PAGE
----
No writer churns out the charm as fast as Alexander McCall Smith -- currently juggling five prolific series of novels plus many extras, averaging four or five new books each year -- but there's a brain behind the torrent of comfort. At 65 he is emeritus professor at the University of Edinburgh's law school and former chairman of the British Medical Journal Ethics Committee. Last week, Princeton released his newest book, What W. H. Auden Can Do for You [Kindle]. The jacket copy says,
"Part self-portrait, part literary appreciation, the book tells how McCall Smith first came across the poet's work in the 1970s, while teaching law in Belfast, a violently divided city where Auden's "September 1, 1939," a poem about the outbreak of World War II, strongly resonated. McCall Smith goes on to reveal how his life has related to and been inspired by other Auden poems ever since. For example, he describes how he has found an invaluable reflection on life's transience in "As I Walked Out One Evening," while "The More Loving One" has provided an instructive meditation on unrequited love. McCall Smith shows how Auden can speak to us throughout life, suggesting how, despite difficulties and change, we can celebrate understanding, acceptance, and love for others."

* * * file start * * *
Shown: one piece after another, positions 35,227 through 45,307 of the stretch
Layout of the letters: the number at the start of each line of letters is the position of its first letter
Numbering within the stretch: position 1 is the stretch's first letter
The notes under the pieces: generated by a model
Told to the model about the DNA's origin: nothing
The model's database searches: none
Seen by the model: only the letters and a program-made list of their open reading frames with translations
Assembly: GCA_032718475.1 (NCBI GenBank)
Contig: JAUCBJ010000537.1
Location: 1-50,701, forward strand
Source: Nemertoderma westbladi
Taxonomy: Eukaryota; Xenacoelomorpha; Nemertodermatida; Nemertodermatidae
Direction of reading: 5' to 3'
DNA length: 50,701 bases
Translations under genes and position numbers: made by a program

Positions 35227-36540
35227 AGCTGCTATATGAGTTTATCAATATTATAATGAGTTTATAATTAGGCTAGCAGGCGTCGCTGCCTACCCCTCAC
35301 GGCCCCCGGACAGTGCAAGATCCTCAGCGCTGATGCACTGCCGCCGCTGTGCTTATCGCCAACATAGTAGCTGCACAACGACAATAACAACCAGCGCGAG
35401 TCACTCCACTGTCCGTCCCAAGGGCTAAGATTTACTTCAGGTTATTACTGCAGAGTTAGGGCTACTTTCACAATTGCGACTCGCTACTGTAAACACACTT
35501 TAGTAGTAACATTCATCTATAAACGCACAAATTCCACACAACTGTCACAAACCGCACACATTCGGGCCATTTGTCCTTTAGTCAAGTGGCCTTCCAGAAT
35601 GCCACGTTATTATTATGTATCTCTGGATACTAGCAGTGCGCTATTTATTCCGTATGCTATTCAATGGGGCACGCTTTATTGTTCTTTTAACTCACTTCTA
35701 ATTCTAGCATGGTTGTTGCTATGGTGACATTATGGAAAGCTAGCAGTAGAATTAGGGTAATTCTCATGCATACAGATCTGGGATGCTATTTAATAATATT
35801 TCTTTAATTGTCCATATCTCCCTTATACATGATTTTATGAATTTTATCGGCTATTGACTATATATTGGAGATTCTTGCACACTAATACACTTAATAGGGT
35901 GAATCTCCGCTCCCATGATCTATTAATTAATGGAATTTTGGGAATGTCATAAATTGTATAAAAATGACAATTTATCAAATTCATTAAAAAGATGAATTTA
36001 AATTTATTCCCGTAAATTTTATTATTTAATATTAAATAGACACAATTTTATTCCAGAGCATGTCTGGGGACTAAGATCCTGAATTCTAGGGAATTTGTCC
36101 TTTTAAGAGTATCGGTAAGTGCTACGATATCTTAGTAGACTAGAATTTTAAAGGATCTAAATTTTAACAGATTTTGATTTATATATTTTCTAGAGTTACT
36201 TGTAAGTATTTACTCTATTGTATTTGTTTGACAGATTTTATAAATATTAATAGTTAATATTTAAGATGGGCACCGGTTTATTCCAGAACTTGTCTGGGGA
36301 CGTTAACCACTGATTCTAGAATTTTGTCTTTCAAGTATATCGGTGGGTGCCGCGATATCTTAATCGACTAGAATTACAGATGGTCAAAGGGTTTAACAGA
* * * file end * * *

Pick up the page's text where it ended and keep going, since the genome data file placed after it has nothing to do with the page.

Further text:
Alexander McCall Smith will discuss the gay poet at the 92nd St Y on November 8.